Reporting by Hayley Bouma
A spy working undercover as a hairdresser may sound like a plot from a novel, but that’s exactly what happened in Dundee ahead of the Second World War.
Jessie Jordan was a Glaswegian hairdresser who married a German waiter and moved to Hamburg.
After her husband died, she moved back to Scotland with instructions from the Nazis.
Historian Andrew Jeffrey said: “Jessie came back to Scotland in 1937 on a mission to track down her natural father.
“But by then she had been recruited by the Abwehr, the German Secret Intelligence Service.”
Jessie was asked to do two things, pass letters between Nazi spies in the United States and Germany, and provide sketches of high profile navy bases.
Andrew says: “Her drawings were amateurish.
“But, she sketched the naval armament depot at DM Crombie; it had all the explosives there.
“Sketching that is at a different level than acting as a simple cut out, which could be put down to simple naivety of just plain stupidity.
“This on the other hand was something quite different; it was a pre-mediated decision to betray the country.”
Jessie owned a hairdresser on Kinloch Street in Dundee.
She started acting suspiciously so one of the ladies, who worked for her, Mary Curran, stole documents from her handbag before they were handed to the police.
The files were sent to intelligence agency MI5 and were also shown to the FBI.
The case led to the arrest of a spy network in America as well as high profile German spies across Europe.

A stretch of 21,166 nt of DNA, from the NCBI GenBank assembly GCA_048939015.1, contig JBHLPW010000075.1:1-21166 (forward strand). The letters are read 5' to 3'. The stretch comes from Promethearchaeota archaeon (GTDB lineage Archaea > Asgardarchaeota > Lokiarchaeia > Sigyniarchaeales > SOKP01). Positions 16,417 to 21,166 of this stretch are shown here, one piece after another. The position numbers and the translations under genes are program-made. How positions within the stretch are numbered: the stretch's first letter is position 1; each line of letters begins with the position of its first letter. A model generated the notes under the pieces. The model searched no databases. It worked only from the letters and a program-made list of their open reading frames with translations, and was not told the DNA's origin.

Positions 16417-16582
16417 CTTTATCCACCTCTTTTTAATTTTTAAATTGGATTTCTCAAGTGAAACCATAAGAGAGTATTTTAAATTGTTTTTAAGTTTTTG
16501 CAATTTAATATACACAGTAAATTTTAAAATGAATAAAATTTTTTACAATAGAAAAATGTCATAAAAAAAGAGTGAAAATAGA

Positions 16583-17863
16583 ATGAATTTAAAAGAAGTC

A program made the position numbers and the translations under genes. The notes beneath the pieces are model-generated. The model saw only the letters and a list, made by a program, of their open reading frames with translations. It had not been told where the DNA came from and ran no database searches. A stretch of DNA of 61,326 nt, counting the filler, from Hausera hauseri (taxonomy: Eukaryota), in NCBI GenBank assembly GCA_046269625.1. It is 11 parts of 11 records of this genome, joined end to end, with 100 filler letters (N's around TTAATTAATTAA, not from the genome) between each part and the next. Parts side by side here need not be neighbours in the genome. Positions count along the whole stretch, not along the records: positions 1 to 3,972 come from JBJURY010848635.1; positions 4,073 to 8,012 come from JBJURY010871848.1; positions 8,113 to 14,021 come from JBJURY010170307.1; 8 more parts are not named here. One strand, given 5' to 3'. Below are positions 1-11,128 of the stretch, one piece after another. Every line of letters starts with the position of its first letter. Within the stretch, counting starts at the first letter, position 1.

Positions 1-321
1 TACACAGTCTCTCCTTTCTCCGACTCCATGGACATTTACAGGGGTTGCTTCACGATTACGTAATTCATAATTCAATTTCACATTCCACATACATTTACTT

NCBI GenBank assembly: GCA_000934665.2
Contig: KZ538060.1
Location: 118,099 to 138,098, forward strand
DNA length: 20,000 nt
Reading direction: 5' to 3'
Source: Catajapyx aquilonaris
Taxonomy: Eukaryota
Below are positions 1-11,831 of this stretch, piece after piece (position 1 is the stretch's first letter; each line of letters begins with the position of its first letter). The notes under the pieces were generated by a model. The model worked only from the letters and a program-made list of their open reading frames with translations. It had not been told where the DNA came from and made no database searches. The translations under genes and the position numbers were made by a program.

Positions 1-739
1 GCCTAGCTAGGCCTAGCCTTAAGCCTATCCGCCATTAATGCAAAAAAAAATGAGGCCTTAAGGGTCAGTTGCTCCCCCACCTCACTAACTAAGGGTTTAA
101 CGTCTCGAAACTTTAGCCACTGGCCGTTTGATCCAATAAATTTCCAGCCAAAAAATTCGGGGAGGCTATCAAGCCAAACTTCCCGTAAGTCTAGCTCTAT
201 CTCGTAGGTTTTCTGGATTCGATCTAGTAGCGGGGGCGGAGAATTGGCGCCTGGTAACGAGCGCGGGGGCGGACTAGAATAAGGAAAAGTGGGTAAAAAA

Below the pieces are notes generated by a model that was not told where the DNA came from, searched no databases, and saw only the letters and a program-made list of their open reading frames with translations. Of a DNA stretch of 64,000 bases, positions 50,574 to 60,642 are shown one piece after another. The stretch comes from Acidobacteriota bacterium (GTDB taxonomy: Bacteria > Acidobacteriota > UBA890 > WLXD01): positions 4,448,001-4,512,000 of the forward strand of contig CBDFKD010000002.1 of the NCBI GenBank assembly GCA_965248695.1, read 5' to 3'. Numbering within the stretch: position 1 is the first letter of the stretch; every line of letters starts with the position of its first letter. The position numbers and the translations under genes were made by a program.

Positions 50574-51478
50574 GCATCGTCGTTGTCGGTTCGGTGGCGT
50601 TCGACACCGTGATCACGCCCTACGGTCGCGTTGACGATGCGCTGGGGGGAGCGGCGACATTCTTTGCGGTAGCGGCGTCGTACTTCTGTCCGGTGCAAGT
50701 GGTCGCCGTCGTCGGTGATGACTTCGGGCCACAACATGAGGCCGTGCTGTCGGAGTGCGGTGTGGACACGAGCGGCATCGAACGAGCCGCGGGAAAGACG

Some believe this episode and cases like Jessie’s led to the signing of a treaty between five allied countries including Britain and the US.
Security Expert, Professor Phillips O’Brian said the treaty is now known as the 5 Eyes Agreement.
He explained: “It’s been one of the most long lasting arrangements ever.
“This treaty is specifically about signals intelligence which is about eavesdropping on communications and interrupting communications flow which they did really well during the Second World War.”
It’s not known why Jessie spied on her home country, but her case provided crucial evidence to the country during the Second World War.
Andrew Jeffrey believes Jessie’s actions were pivotal to Great Britain, he said: “Jessie was of very little value as a German agent, almost none in fact.
“But as a source of intelligence to the allies in WW2, she was of enormous importance.
“And, it all came about as a direct result of opening her mail over a steaming kettle on Ward Road in Dundee.”